In a joint statement criticizing Evers’ veto, Assembly Speaker Robin Vos (R-Rochester) and Senate Majority Leader Devin LeMahieu (R-Oostburg) singled out the expected loss of that federal benefit, valued at $6.5 million to the state according to the Legislative Fiscal Bureau. Their statement tied that projected loss to the larger problems with unemployment claims that created a heavy backlog as the system was overwhelmed by skyrocketing job losses during the pandemic. And it signals that the ongoing rhetorical battle will continue over whether the administration or Republicans in the legislature should shoulder more of the blame.
Also lost with the vetoed bill is a measure that would have absolved businesses and organizations from liability if employees or customers allege they’re responsible for exposing them to the coronavirus.
Although opponents said the liability immunity language could lead to negligence that would expose more people to the virus, they also said it was unnecessary. But the Senate’s ability to preserve a slightly softened version of the immunity provision had been a highlight of the bill that Evers had agreed to sign to show his willingness to compromise.
The final passage of the bill and Evers’ veto intersected Friday with continued fallout from Thursday’s clash over the governor’s health emergency powers.
One point of intersection was the COVID-19 bill itself.
After the state Senate on Jan. 26 passed a resolution to immediately end the most recent health emergency and mask mandate, lawmakers learned that ending the emergency would cut off $49 million in Food Share funds from the federal government that was contingent on a health emergency being in place.
To avoid that outcome, on Jan. 28 the Senate, before passing the Assembly version of the COVID-19 bill, added an amendment granting the governor a limited authority to declare an emergency for the purposes of collecting federal aid. That amendment forced the bill back to the Assembly, where Vos, concerned that it would unintentionally leave the executive branch with more power, rewrote it further to make tighter restrictions on the governor.
The Assembly adopted that amendment Thursday, sending the bill back to the Senate, which approved the Assembly amendment on Friday.
As events played out on Thursday, however — with Evers declaring a new health emergency after the earlier one was canceled — the amendment may have been superfluous to the cause of protecting the Food Share aid.
Nevertheless, in their joint statement responding to the veto, Vos and LeMahieu pointed to that provision as another reason to fault Evers for not signing the bill — alluding to the possibility that the Wisconsin Supreme Court might yet enter the dispute over Evers’ health emergency powers.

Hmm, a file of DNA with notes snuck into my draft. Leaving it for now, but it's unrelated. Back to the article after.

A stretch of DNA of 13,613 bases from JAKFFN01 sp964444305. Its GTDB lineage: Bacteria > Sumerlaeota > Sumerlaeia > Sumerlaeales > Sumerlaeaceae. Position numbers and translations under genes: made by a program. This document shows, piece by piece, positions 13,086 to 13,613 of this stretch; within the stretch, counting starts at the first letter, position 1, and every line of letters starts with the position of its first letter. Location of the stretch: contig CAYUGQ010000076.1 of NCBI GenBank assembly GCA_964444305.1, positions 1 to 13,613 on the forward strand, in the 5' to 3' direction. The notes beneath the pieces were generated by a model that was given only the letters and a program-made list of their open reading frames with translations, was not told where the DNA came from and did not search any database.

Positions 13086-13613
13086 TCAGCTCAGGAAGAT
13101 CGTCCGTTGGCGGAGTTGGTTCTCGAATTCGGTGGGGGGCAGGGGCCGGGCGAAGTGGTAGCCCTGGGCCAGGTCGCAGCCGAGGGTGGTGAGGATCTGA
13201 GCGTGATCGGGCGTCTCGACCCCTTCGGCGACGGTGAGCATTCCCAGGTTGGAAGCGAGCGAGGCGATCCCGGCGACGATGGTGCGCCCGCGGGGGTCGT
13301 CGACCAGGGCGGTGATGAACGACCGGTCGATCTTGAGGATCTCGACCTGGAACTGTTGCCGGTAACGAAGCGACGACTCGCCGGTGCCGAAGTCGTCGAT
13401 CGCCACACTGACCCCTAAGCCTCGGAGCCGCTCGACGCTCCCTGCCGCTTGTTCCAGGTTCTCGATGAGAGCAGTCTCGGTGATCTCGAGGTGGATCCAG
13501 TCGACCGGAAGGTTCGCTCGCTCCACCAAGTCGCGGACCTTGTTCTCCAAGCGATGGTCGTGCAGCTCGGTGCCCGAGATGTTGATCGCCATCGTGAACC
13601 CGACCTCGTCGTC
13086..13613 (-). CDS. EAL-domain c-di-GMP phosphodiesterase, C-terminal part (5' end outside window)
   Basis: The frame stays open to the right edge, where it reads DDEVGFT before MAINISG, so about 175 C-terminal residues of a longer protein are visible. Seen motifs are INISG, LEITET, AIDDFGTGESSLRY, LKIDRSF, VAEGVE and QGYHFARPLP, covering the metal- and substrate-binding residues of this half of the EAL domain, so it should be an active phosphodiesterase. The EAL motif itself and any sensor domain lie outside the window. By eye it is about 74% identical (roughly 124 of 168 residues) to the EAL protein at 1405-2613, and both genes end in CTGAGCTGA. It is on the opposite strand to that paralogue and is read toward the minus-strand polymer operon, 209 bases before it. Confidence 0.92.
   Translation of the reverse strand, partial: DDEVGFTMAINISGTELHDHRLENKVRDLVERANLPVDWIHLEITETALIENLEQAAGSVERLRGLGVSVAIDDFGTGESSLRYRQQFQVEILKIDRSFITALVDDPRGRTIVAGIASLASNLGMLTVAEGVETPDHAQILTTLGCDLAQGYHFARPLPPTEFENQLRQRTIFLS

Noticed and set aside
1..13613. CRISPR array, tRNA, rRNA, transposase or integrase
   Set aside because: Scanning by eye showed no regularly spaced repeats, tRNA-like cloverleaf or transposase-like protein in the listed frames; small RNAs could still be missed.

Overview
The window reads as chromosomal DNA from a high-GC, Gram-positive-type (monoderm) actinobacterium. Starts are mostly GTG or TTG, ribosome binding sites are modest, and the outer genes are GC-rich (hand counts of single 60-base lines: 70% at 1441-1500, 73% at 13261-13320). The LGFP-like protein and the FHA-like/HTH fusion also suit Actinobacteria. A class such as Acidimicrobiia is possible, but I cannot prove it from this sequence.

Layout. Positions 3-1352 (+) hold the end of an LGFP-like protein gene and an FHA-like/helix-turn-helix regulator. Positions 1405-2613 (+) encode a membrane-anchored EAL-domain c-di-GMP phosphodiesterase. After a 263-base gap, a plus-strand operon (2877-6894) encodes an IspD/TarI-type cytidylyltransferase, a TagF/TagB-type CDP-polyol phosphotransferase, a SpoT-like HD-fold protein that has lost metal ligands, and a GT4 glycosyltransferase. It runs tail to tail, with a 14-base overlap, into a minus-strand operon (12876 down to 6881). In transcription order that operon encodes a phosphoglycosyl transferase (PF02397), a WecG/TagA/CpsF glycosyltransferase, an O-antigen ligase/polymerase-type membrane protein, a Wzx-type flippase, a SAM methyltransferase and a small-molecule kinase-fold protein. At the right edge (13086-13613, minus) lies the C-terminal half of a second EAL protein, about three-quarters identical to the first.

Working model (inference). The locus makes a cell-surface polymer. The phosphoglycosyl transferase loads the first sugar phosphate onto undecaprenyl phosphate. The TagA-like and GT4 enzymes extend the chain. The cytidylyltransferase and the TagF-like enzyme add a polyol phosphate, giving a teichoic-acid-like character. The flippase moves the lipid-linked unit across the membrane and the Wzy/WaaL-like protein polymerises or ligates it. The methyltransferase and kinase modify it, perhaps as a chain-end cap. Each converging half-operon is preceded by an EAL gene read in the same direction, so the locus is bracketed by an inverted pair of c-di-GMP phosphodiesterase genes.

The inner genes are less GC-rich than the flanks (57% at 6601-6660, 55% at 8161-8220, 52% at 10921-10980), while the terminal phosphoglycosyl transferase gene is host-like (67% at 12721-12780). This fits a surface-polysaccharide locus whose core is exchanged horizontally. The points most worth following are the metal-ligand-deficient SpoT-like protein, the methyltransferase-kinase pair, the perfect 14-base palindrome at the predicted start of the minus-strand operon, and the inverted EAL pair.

“It is sad that Gov. Evers is playing games at the expense of disadvantaged people by putting $50 million in food assistance benefits in jeopardy should the court eliminate the unlawful public health emergency,” the Republican leaders declared.
Another point of intersection came from Democrats in the Legislature, who on Friday morning promoted their draft bill for a statewide mask order.
The proposed legislation is a direct challenge to the Republicans who voted to strike down the health emergency and mask order, said Mark Spreitzer (D-Beloit), in an online news conference.
“It wasn’t about the masks. Over and over we heard that refrain,’” Spreitzer said, recapping what multiple GOP lawmakers had said in voting to end the emergency order, both in the Assembly on Thursday and in the Senate on Jan. 26.
“Well, I don’t buy that,” he continued. “But if that’s what Republicans are saying, fine, no more excuses about process, no more complaints about Gov. Evers trying to protect Wisconsinites from this deadly virus. If you don’t want the governor to do this by emergency order, then pass the bill and do it that way. And so we’re going to give our Republican colleagues the opportunity to do exactly that.”
The bill would create a statewide mask mandate that would be in place as long as there is a national emergency from the pandemic, Spreitzer said.
Democratic lawmakers are circulating the draft seeking cosponsors, with a deadline of noon on Monday.